LONDON (Reuters) – Britain’s construction industry perked up more than expected in February, helped by a return to growth in the commercial sector as businesses gave the green light to projects suspended earlier in the COVID-19 pandemic, a survey showed on Thursday.
The IHS Markit/CIPS UK Construction Purchasing Managers’ Index rose to 53.3 from 49.2, moving above the 50 threshold for growth. A Reuters poll of economists had pointed to a reading of 51.0.
“The rebound was supported by the largest rise in commercial development activity since last September as the successful vaccine roll-out spurred contract awards on projects that had been delayed,” said Tim Moore, economics director at financial data company IHS Markit.
“House-building is still the engine of recovery for the construction sector, although there was a loss of momentum since January as adverse weather and longer wait times for materials contributed to some temporary delays on site,” he added.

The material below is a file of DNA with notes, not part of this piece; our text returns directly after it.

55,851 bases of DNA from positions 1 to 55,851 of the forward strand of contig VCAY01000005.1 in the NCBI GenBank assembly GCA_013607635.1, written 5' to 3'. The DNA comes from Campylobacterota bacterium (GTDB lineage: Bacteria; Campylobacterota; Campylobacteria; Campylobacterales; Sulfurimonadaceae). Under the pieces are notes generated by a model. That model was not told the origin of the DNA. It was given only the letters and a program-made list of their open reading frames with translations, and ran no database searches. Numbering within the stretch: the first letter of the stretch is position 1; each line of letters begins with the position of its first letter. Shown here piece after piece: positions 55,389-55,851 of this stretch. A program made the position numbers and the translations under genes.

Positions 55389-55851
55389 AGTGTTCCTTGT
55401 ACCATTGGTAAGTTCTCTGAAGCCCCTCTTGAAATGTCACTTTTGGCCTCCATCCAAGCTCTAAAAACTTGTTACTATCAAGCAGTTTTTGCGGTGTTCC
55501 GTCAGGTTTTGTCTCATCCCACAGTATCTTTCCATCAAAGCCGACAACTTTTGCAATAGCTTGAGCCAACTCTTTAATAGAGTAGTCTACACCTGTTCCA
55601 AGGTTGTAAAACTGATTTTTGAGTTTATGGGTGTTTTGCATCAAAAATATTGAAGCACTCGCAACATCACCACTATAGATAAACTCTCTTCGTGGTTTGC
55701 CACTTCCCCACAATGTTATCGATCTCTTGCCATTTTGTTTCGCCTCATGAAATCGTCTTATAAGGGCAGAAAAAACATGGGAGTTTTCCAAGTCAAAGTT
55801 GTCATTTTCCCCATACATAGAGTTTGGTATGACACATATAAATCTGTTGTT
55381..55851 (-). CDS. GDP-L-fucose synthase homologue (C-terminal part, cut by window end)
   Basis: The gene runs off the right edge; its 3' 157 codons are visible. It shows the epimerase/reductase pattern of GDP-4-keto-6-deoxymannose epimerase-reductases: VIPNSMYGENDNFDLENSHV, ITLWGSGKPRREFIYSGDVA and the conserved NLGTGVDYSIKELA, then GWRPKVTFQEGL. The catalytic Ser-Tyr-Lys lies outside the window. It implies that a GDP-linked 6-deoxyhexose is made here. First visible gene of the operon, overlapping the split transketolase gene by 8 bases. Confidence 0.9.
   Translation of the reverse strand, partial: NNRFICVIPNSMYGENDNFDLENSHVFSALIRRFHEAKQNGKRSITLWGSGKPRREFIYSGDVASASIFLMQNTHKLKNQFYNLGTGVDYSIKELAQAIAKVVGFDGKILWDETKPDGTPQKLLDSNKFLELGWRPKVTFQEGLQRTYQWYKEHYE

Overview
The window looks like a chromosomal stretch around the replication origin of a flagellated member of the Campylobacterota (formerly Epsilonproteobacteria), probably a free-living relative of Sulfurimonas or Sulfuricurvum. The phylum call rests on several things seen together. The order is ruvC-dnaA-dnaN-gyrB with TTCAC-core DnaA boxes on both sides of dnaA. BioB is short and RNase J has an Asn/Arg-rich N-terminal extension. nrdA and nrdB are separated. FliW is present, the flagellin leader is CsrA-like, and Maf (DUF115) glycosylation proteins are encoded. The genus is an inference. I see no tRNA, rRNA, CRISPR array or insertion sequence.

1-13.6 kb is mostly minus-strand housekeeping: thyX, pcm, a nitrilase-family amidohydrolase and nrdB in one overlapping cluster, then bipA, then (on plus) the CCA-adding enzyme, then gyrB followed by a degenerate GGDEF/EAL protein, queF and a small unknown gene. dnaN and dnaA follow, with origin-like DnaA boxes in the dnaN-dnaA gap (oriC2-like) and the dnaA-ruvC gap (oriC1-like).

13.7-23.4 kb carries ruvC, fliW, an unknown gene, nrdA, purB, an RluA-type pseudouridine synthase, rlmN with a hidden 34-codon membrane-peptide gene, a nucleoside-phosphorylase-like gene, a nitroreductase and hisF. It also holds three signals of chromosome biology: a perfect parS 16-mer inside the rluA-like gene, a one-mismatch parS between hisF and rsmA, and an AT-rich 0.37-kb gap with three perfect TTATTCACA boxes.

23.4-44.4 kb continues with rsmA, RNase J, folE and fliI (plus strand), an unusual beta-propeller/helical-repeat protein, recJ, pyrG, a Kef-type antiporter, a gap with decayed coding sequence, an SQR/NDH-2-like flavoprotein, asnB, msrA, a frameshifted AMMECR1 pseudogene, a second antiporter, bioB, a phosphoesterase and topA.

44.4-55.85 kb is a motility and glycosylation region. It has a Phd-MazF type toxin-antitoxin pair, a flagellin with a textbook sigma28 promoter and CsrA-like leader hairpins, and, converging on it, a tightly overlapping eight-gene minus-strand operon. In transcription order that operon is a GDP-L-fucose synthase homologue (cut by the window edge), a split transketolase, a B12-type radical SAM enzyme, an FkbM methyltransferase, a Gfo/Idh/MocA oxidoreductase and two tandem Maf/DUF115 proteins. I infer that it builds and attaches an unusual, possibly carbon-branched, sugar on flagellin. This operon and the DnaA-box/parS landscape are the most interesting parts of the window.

Britain’s housing market has boomed during the coronavirus pandemic, spurred by demand for more spacious properties and a tax break which finance minister Rishi Sunak extended for up to six months for some home-buyers in Wednesday’s budget statement.
The survey showed purchasing costs for construction companies rose at the fastest pace since August 2008, reflecting global shipping shortages and demand for raw materials.
Timber was in particularly short supply, IHS Markit said.
The all-sector PMI, which combines the construction survey with readings for the much larger services and manufacturing sectors published earlier in the week, rose to a two-month high of 50.0 in February from 42.0 in January.
(Reporting by Andy Bruce; Editing by Hugh Lawson)